April 2, 1840


Emile Zola, a man of inestimable courage who should have taught more people how writing novels was done, was born today in 1840.

Here are a few images from his storied life:


Portrait of Emile Zola, by Edouard Manet (1867)


Paul Alexis Reading to Emile Zola, by Paul Cezanne (1869)


Zola at his writing desk, laboring under, as well as over, another masterpiece
(sometime in the 1880s)


Zola's masterwork. The birth of Naturalism and one king hell of a reporting job. (1885)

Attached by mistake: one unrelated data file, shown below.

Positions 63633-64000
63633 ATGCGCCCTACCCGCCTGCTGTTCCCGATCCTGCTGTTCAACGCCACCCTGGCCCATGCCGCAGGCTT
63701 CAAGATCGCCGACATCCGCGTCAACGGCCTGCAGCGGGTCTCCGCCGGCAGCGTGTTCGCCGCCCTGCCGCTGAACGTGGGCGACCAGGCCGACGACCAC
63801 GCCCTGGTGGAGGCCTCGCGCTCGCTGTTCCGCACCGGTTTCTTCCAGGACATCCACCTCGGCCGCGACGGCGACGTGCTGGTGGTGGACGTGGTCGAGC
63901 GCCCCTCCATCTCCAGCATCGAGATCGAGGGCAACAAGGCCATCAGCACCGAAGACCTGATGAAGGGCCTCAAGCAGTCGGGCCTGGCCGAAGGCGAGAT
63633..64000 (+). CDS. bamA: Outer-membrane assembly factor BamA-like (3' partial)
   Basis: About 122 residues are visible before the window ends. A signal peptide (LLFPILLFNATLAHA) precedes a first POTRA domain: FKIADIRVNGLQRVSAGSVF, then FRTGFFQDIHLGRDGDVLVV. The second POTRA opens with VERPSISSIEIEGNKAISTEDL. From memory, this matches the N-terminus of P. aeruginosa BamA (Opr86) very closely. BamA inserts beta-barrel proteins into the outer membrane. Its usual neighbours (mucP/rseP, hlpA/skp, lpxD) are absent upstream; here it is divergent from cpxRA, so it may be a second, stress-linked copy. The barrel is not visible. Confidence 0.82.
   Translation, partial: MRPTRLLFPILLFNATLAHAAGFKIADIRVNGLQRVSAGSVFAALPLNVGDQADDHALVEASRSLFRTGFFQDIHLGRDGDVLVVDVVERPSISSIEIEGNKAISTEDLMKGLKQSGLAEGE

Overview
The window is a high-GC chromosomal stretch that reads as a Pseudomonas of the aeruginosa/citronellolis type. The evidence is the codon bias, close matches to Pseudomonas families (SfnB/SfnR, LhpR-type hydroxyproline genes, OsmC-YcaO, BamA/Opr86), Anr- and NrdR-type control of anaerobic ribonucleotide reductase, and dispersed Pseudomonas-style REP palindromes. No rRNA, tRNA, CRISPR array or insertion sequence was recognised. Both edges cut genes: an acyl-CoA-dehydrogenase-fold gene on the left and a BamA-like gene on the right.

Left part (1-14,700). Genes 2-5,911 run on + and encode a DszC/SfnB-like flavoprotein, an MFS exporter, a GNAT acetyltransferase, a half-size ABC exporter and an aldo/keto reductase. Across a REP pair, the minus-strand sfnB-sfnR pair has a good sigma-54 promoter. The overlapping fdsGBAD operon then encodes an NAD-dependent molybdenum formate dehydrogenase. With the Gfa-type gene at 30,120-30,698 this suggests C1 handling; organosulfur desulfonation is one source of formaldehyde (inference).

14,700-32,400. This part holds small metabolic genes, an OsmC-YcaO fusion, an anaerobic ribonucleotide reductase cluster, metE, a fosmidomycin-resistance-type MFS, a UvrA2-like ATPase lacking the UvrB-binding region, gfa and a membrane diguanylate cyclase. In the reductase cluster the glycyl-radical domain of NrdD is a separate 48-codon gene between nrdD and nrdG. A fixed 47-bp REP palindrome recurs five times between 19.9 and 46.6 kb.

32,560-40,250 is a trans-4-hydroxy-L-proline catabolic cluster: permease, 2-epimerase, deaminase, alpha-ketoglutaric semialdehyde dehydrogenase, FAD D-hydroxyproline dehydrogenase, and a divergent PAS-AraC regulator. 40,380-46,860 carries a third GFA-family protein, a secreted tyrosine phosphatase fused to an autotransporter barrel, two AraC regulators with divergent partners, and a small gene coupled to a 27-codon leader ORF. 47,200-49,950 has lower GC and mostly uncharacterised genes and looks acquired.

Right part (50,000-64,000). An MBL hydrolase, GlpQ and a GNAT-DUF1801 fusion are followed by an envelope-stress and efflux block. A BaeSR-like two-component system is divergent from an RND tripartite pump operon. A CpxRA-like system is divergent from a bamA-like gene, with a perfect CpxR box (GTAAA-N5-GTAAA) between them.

Captain Alfred Dreyfus


L'Aurore (13 January, 1898)

In 1898, Zola embroiled himself in the then-forgotten case of Alfred Dreyfus (top), a French Army officer accused of spying for Germany in a trumped-up prosecution that demonstrated where no demonstration was needed that Anti-Semitism is truly the National Pastime of France. Zola's hair-raising indictment of the French Government, Military and Judicial system in L'Aurore (bottom), got him drummed out of the Legion of Honor and, on a less positive note, resulted in his own prosecution for Libel; a conviction that saw him fleeing France until such time as Dreyfus was exonerated and the coast was clear. Which made little difference, considering the fact that Zola died in 1902.

No comments: